All Draw Curiosity videos are fully subtitled in English and Spanish. The blog post builds on the concepts touched upon in the video.
I hope you enjoyed this video! I had loads of fun crafting and designing it – I never expected blurry eyes, cameras and cuttlefish to be related in any way! So… let’s dig a little bit deeper into some of the concepts covered in the video:
How do certain drugs cause the pupil to dilate?
The scientific term is known as ‘mydriasis’. Certain medications cause the pupil to dilate by blocking the muscarinic acetylcholine receptors in the eye, removing their ability to respond to light. The radial fibres found in the iris, are forced to contract, leading them to increase the aperture of the eye. There are drugs used specifically by opticians to induce pupil dilation, but many other medications, including anticholinergics and those that affect the serotonin levels in the brain also have the ability to affect the iris’ response to light.
How can I take beautiful bokeh pictures?
Bokeh is the term in photography which relates to subject isolation, meaning that the subject of the photograph is in focus, whereas the background is out of focus, creating an aesthetically pleasing effect.
There are two main techniques I use to take pictures with a beautiful blurry background:
- Open the aperture wide. The lower you can stop the F-stop on your camera, the wider the aperture and the more light will enter the camera. This narrows the depth of field, which is the volume in focus to the camera. By focusing the depth of field on your subject, you can easily isolate it from the background, and the wider the aperture and better the quality of your lens, the softer and blurrier the background will be.
- Zoom in. Lenses which zoom in more tend to generate a similar effect.
Do cephalopods really see like that?
In theory, no one knows, in the same way none of us know how anybody else sees, and whether the way we see is the same. However, my reconstruction is based upon my interpretation of the literature on cephalopod vision, and particularly by the research carried out by Stubbs & Stubbs which you can read in depth here: “A Novel Mechanism for Color Vision: Pupil Shape and Chromatic Aberration Can Provide Spectral Discrimination for Color Blind Organisms” by Stubbs & Stubbs 2015
Why do they see the world that way?
Although cephalopods and humans share a similar camera shaped eye, the way it is designed to detect and discriminate the world is adapted in very different ways. The main features that distinguish their eyes from ours is the fact that they have a single photoreceptor type, a U or W-shaped pupil and a very fast focusing lens.
Humans can detect colour using photochemistry, which integrates the signal of three specialised photoreceptors, also known as the cones. Cephalopods only have one, meaning in theory they are only capable of perceiving shades of grey. However, rather than relying on specialised chemistry, they use physics to split the light into its constituent wavelengths, much like a prism, and focusing each one on a different area on the back of their eye.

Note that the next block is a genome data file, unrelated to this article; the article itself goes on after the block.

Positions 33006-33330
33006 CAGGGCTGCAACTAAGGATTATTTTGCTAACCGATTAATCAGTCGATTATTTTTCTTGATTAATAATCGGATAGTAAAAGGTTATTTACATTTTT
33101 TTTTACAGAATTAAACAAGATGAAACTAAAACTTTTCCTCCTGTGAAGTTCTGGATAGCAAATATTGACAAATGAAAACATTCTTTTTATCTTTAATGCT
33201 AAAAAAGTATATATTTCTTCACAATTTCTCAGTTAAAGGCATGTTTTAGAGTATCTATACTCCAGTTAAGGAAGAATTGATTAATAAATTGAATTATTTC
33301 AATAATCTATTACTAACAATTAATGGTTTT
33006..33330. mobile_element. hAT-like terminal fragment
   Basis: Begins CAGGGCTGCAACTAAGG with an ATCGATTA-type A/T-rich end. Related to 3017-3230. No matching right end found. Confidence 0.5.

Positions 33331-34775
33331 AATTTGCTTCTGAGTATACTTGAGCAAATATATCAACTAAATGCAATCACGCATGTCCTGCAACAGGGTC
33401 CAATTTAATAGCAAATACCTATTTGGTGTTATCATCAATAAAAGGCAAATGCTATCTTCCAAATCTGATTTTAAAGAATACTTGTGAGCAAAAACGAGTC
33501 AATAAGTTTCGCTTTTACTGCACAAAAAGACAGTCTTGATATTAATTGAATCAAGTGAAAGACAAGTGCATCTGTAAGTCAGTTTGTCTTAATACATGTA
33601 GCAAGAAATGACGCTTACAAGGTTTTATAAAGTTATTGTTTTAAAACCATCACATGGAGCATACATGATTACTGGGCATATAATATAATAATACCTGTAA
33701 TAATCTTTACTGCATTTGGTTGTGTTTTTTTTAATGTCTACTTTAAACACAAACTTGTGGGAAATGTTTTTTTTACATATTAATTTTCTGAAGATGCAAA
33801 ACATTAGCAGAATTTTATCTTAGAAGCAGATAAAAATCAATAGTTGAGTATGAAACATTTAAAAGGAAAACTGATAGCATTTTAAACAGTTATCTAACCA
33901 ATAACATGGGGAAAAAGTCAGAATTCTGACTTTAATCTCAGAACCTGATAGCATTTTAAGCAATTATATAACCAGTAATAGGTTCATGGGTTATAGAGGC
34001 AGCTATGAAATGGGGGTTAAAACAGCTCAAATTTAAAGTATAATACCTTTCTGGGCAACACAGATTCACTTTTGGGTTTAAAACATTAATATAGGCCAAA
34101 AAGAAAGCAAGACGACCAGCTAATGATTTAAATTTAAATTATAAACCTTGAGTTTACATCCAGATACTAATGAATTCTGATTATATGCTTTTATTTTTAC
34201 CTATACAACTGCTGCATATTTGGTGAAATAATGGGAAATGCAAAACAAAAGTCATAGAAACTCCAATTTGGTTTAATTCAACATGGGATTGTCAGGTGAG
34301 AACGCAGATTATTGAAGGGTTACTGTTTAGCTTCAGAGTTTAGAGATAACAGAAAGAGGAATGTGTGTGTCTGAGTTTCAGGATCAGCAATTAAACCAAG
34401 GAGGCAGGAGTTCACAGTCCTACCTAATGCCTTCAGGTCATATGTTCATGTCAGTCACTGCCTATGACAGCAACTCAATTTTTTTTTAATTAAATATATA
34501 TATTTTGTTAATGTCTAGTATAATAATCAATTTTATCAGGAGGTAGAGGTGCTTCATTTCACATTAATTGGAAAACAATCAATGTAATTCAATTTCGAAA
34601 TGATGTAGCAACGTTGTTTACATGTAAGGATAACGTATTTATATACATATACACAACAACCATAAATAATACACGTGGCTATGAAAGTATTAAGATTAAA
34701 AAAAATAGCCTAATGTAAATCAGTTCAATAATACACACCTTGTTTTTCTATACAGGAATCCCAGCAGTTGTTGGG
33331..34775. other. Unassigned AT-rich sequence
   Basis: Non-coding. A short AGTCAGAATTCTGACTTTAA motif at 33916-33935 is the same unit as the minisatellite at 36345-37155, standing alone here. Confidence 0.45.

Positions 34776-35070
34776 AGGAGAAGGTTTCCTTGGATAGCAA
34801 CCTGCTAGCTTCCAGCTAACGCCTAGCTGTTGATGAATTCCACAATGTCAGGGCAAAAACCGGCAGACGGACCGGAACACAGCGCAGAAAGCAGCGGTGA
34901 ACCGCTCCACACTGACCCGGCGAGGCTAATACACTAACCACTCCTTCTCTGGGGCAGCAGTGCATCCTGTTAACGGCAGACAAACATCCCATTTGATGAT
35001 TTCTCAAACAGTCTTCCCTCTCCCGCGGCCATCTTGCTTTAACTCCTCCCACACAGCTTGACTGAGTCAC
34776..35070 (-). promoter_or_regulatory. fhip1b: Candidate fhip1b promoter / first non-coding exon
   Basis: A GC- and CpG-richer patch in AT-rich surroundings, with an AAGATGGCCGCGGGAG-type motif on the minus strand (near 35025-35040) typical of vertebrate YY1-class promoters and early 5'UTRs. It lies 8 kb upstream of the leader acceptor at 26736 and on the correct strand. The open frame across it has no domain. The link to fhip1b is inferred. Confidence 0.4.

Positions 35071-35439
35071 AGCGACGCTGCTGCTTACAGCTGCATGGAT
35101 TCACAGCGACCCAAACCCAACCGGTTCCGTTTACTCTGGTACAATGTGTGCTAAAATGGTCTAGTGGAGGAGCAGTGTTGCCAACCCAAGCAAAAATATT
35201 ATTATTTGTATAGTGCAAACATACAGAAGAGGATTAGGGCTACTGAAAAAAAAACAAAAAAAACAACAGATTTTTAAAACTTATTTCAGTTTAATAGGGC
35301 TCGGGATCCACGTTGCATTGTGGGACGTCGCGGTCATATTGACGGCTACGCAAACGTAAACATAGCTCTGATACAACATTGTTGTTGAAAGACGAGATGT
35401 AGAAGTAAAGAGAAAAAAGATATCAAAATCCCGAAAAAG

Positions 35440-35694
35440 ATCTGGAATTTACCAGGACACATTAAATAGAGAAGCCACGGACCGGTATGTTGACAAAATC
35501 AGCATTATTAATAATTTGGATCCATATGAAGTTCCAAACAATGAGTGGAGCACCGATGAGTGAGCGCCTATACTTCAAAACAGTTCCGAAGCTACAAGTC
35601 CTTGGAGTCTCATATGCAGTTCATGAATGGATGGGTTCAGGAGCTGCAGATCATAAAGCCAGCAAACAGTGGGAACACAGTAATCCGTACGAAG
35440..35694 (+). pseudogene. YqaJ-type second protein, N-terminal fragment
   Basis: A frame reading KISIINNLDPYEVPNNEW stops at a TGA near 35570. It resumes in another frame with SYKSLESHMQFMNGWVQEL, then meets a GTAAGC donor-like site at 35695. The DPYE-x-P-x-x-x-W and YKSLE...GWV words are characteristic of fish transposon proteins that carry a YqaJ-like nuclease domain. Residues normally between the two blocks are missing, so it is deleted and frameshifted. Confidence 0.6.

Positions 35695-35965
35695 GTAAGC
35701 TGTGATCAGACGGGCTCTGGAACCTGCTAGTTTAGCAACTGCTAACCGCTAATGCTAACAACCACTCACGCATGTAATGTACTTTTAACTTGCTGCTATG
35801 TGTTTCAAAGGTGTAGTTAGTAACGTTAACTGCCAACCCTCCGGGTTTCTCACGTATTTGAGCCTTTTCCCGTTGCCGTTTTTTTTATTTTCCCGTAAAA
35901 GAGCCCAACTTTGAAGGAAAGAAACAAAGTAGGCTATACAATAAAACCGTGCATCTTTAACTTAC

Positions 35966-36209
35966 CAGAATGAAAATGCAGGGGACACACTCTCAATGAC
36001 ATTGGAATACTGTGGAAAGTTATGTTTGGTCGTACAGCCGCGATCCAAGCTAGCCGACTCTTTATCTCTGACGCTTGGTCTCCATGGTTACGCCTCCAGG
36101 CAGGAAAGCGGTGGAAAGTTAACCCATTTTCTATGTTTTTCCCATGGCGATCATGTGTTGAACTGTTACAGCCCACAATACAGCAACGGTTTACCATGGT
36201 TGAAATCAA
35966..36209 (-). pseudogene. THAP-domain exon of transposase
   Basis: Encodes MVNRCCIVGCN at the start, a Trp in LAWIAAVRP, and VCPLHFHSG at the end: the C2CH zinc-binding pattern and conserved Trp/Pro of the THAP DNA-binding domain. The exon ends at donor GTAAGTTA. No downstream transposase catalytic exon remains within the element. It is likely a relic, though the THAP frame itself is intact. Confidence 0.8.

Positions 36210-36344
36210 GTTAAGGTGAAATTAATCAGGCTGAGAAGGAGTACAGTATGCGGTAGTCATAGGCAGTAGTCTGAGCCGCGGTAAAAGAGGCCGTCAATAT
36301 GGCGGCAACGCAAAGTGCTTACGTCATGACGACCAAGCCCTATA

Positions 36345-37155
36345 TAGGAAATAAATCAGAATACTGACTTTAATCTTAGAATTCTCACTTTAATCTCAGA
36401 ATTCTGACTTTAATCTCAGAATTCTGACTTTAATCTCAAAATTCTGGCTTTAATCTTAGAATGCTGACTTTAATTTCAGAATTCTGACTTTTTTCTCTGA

They do this due to the shape of their pupil. Pupils that allow light to enter off centre, such as extremely dilated circular pupils, or their own U or W-shaped pupils, are capable of affecting light in that way. In fact, the unique shape of their pupil means that regardless of the light conditions present, light always enters off-axis and thus always has this effect at the back of their eye.
Additionally, their lenses focus much faster than our own, so they are able to swivel across the different wavelength spectra to analyse their surroundings. It is unknown what cognitive process may follow this, and whether they may be capable of stacking the different slices and perceiving them as colour or not.
Why do cephalopods see better in low light conditions?
Cephalopods have a single photoreceptor type, whereas we have several. Our retinas are lined with rods and cones. The former are sensitive to a large spectrum of light wavelengths, meaning that detecting light at any of these wavelengths sends a message to the brain. Cones, which detect colour, have a much more reduced window of sensitivity. There are three types of cones, red, blue and green; which reflect the colours they are most sensitive to. Depending on the cones which are activated in certain areas of the retina, the brain is able to construct the colour which is being seen. However, due to the reduced sensitivity, a lot more light is necessary to adequately stimulate the cones and receive a colour signal. This is why in low light conditions we only see in black and white, because our rods are sensitive to a much wider spectrum of wavelengths. If our entire retina was lined with rods, rather than rods and cones, our sensitivity would be much better and we would likely have fantastic night vision. This is the principle the cephalopods are exploiting, all of their photoreceptors are sensitive to a wide spectrum of wavelengths, allowing them to see clearly at low light levels at the bottom of the ocean.
If you would like even more in-depth information, please don’t hesitate to comment – there is so much more to be said on these topics!
I hope you enjoyed and learned something new today! Let me know what you think in the comments – I would love to know! If you enjoyed this blog and would like to be notified of new entries, consider signing up to the mailing list here and subscribing to the YouTube channel!